I’m super excited to teach you the lewis structure of SeCl6 in just 5 simple steps.
Infact, I’ve also given the step-by-step images for drawing the lewis dot structure of SeCl6 molecule.
So, if you are ready to go with these 5 simple steps, then let’s dive right into it!
Lewis structure of SeCl6 contains six single bonds between the Selenium (Se) atom and each Chlorine (Cl) atom. The Selenium atom (Se) is at the center and it is surrounded by 6 Chlorine atoms (Cl). The Selenium atom does not have a lone pair while all the 6 Chlorine atoms have 3 lone pairs.
Let’s draw and understand this lewis dot structure step by step.
(Note: Take a pen and paper with you and try to draw this lewis structure along with me. I am sure you will definitely learn how to draw lewis structure of SeCl6).
5 Steps to Draw the Lewis Structure of SeCl6
Step #1: Calculate the total number of valence electrons
Here, the given molecule is SeCl6. In order to draw the lewis structure of SeCl6, first of all you have to find the total number of valence electrons present in the SeCl6 molecule.
(Valence electrons are the number of electrons present in the outermost shell of an atom).
So, let’s calculate this first.
Calculation of valence electrons in SeCl6
- For Selenium:
Selenium is a group 16 element on the periodic table.
Hence, the valence electrons present in selenium is 6 (see below image).
- For Chlorine:
Chlorine is a group 17 element on the periodic table.
Hence, the valence electron present in chlorine is 7 (see below image).
Hence in a SeCl6 molecule,
Valence electrons given by Selenium (Se) atom = 6
Valence electrons given by each Chlorine (Cl) atom = 7
So, total number of Valence electrons in SeCl6 molecule = 6 + 7(6) = 48
Step #2: Select the center atom
While selecting the atom, always put the least electronegative atom at the center.
(Remember: Fluorine is the most electronegative element on the periodic table and the electronegativity decreases as we move right to left in the periodic table as well as top to bottom in the periodic table).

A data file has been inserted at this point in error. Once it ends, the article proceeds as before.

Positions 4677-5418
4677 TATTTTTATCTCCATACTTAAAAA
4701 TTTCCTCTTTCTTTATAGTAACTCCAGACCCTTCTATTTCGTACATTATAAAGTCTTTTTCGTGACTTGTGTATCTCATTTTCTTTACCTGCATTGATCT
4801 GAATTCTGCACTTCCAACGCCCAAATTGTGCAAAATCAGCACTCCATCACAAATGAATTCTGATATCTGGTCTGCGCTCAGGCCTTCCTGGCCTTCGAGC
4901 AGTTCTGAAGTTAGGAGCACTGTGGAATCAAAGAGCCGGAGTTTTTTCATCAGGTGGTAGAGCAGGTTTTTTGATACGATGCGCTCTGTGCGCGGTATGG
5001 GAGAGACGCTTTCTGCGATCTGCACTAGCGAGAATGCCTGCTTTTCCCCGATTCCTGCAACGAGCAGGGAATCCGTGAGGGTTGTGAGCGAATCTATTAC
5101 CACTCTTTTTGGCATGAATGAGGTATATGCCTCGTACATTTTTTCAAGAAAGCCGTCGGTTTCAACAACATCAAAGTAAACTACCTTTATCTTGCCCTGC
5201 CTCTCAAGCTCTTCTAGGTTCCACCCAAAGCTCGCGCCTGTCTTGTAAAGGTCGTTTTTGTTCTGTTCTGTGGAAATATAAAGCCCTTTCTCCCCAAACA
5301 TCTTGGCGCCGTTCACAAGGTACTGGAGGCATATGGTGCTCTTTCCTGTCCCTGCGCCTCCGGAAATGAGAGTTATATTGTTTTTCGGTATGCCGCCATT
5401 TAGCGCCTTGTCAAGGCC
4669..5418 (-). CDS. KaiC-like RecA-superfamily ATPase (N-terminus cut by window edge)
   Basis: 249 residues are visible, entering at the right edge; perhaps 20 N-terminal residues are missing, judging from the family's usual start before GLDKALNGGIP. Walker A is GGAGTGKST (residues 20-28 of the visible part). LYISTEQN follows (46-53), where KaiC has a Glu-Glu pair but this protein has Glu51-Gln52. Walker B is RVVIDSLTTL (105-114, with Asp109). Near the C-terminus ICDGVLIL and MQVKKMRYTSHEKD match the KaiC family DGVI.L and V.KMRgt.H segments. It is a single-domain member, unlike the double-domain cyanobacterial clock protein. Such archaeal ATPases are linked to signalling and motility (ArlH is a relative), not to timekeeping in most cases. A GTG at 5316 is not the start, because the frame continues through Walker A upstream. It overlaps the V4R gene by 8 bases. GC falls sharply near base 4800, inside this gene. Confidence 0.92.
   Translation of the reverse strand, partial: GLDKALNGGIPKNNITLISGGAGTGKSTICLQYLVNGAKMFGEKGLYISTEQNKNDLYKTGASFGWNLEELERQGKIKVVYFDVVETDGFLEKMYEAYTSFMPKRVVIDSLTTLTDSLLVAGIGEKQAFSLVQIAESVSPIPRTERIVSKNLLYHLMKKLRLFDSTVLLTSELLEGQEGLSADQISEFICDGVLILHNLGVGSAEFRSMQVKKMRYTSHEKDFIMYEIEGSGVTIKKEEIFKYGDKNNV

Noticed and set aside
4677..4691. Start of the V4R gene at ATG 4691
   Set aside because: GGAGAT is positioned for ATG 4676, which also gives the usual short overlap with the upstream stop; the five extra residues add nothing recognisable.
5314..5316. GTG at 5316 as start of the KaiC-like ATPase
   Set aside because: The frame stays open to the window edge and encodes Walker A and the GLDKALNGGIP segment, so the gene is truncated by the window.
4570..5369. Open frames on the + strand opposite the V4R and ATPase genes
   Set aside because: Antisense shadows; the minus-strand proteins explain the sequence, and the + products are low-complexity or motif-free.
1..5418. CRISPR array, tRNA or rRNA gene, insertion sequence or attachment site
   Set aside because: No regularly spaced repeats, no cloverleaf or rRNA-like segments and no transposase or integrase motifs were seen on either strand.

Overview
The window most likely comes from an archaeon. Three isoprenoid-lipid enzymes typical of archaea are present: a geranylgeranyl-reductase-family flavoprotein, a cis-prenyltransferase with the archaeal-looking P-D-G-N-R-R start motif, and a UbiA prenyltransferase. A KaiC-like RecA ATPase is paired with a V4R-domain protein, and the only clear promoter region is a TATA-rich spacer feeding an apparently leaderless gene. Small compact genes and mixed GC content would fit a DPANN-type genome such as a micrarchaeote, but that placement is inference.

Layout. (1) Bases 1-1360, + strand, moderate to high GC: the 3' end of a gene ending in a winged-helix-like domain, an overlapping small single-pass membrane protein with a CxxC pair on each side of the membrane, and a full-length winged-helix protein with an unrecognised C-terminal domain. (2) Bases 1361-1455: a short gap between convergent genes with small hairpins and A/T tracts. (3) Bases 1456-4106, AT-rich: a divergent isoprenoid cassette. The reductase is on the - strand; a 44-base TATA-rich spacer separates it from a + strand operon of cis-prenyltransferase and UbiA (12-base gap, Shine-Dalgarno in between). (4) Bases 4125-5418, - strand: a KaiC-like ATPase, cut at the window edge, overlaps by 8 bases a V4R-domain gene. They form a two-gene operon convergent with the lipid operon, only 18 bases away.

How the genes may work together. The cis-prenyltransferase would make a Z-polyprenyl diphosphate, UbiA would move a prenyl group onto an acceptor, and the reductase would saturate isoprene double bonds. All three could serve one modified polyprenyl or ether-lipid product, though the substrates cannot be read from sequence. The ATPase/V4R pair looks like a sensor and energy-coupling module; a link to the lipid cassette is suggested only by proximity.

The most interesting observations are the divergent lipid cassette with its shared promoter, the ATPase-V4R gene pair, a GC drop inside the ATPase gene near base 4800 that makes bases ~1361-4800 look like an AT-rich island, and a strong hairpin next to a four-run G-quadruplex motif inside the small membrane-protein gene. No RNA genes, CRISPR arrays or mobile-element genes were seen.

Here in the SeCl6 molecule, if we compare the selenium atom (Se) and chlorine atom (Cl), then the selenium is less electronegative than chlorine.
So, selenium should be placed in the center and the remaining 6 chlorine atoms will surround it.
Step #3: Put two electrons between the atoms to represent a chemical bond
Now in the above sketch of a SeCl6 molecule, put the two electrons (i.e electron pair) between each selenium atom and chlorine atom to represent a chemical bond between them.
These pairs of electrons present between the Selenium (Se) and Chlorine (Cl) atoms form a chemical bond, which bonds the selenium and chlorine atoms with each other in a SeCl6 molecule.
Step #4: Complete the octet (or duplet) on outside atoms. If the valence electrons are left, then put the valence electrons pair on the central atom
Don’t worry, I’ll explain!
In the Lewis structure of SeCl6, the outer atoms are chlorine atoms.
So now, you have to complete the octet on these chlorine atoms (because chlorine requires 8 electrons to have a complete outer shell).
Now, you can see in the above image that all the chlorine atoms form an octet.
Also, all the 48 valence electrons of SeCl6 molecule (as calculated in step #1) are used in the above structure. So there are no remaining electron pairs.
Hence there is no change in the above sketch of SeCl6.
Let’s move to the next step.
Step #5: Final step – Check the stability of lewis structure by calculating the formal charge on each atom
Now, you have come to the final step and here you have to check the formal charge on selenium atom (Se) as well as each chlorine atom (Cl).
For that, you need to remember the formula of formal charge;
Formal charge = Valence electrons – Nonbonding electrons – (Bonding electrons)/2
- For Selenium:
Valence electrons = 6 (as it is in group 16)
Nonbonding electrons = 0
Bonding electrons = 12
- For Chlorine:
Valence electron = 7 (as it is in group 17)
Nonbonding electrons = 6
Bonding electrons = 2
|Formal charge||=||Valence electrons||–||Nonbonding electrons||–||(Bonding electrons)/2|
So you can see above that the formal charges on selenium as well as chlorine are “zero”.
Hence, there will not be any change in the above structure and the above lewis structure of SeCl6 is the final stable structure only.
Each electron pair (:) in the lewis dot structure of SeCl6 represents the single bond ( | ). So the above lewis dot structure of SeCl6 can also be represented as shown below.